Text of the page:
Political demands also increase
The economic pressures have also intensified over the past few weeks with strong calls for Chinese action by senior US officials. In particular, the comments from Fed Chairman Greenspan were potentially important as Greenspan aims to tread carefully in the political arena and his comments suggest that he is expecting a near-term policy change.
The timing paradox
The Chinese authorities will continue to face the difficulty that they would like to change policy when attention is focussed elsewhere and the yuan is not a subject of speculative inflows. The difficulty is that any hint of a move or technical changes in preparation for a shift, leads to fresh speculative inflows which then, in turn, discourages any currency reform. Any small move will also create pressure for further steps. In this environment, the authorities will have to consider a sudden and possibly unannounced policy.
Dollar trends unlikely to help
The pressure for a yuan revaluation would ease if the US currency secured a strong rebound in global markets. The tightening of monetary policy in the US should help alleviate downward pressure on the US currency to some extent, but the dollar appears unlikely to secure a significant gains against Asian currencies.
Dangers in currency float
There will still be heavy opposition to a free float and this would not be a sensible policy move. The Chinese economy would find it difficult to manage the financial pressures and economic stability would be a high risk. The authorities are, therefore, left with the possibilities of a new peg at a stronger rate against the dollar, a wider trading band or a switch to a trade-weighted basket. There would also be the potential for combining a wider band with a trade-weighted basket.
There are clear dangers in a gradualist approach as there could be an increase in speculative inflows on expectations of a further widening. These fears will increase the attractiveness of resisting a near-term policy change.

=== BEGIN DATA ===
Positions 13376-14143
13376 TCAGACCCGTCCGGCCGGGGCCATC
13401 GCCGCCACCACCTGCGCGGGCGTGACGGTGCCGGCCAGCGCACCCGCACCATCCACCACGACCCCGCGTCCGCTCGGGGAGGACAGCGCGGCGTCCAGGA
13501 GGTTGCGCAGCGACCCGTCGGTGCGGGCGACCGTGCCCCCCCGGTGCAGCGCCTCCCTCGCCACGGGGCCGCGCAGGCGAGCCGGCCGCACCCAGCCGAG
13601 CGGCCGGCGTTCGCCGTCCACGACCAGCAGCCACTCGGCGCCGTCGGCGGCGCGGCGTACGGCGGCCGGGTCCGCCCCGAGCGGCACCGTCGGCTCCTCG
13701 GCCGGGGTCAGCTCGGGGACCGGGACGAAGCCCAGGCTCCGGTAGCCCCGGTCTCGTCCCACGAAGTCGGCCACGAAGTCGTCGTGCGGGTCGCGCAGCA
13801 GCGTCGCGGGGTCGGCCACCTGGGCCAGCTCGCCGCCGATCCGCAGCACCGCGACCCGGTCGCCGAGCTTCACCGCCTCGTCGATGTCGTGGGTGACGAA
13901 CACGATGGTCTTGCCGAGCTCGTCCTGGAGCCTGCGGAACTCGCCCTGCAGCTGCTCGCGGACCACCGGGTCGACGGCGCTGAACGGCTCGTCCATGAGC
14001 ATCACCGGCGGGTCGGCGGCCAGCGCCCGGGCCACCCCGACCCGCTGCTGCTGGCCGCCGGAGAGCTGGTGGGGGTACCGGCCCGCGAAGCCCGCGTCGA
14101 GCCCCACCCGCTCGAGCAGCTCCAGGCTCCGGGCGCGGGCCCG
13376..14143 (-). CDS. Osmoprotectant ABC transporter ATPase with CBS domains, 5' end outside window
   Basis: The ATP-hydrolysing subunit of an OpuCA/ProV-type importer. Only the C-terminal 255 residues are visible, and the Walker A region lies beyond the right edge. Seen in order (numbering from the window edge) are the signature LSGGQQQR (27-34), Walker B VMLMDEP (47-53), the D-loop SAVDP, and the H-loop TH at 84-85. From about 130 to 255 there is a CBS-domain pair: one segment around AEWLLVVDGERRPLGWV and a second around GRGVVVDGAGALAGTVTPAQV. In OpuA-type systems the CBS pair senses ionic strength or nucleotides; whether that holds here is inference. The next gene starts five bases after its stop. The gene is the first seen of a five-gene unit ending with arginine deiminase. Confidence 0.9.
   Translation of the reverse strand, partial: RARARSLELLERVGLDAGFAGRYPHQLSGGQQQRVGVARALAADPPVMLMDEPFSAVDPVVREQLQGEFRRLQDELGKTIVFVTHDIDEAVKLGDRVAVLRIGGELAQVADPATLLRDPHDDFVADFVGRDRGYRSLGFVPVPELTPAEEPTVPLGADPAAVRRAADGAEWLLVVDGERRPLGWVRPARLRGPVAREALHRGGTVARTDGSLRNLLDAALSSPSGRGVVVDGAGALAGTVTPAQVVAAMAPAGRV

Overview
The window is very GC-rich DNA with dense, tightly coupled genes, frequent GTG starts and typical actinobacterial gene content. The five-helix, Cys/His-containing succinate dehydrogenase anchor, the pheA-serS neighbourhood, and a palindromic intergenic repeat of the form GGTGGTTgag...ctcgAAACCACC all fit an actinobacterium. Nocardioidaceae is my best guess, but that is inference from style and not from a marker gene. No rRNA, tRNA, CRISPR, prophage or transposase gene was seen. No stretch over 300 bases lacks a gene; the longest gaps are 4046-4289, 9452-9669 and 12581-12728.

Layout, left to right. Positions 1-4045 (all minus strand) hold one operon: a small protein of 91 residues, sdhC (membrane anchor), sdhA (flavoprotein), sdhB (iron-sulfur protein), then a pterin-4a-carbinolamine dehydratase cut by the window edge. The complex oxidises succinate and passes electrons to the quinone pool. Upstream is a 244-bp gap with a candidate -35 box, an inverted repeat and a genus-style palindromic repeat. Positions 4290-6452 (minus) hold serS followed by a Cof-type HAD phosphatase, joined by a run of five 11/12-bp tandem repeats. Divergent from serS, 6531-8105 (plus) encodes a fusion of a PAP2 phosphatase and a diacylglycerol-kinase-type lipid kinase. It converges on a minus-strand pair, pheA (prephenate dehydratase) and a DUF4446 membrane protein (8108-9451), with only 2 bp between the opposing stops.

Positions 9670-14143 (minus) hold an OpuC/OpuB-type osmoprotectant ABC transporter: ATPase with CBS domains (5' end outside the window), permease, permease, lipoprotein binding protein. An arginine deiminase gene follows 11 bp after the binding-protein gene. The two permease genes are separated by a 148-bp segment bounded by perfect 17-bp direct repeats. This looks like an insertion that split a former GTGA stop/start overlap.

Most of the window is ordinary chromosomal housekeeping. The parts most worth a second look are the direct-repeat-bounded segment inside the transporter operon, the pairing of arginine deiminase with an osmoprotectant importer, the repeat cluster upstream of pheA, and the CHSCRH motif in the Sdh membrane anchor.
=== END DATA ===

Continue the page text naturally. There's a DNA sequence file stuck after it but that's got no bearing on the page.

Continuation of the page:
What would be the implications?
Markets have been speculating over a yuan policy change for months and a limited move to widen the trading band could, therefore, have limited implications, although it would be dangerous to be complacent over the risks of volatility. Sharp upward appreciation on regional currencies could also be avoided initially, but the underlying pressures would be likely to continue. There would be pressure for a Malaysian ringgit policy change away from a fixed peg and the Japanese yen would also be likely to appreciate. Yen gains through 100 against the dollar would be likely to result in some protests from the Bank of Japan.
What are the alternatives?
China could decide to impose tariffs on exports and this would help alleviate the protectionist pressure that has built up over the past few months. The US, for example, is threatening to introduce tariffs on all US imports of Chinese goods unless the authorities let the yuan float higher. Export tariffs would help ease the US political pressure, but the Chinese authorities will find it increasingly difficult to control trade in this fashion.
The authorities could decide to do nothing, but the economic and political pressures are likely to intensify unless there is a strong and sustained rebound in the US currency, a decline in the trade deficit and a cooling of the Chinese economy. There could be a large one-off yuan revaluation, but this would be likely to destabilise the industrial sector and this is likely to be resisted.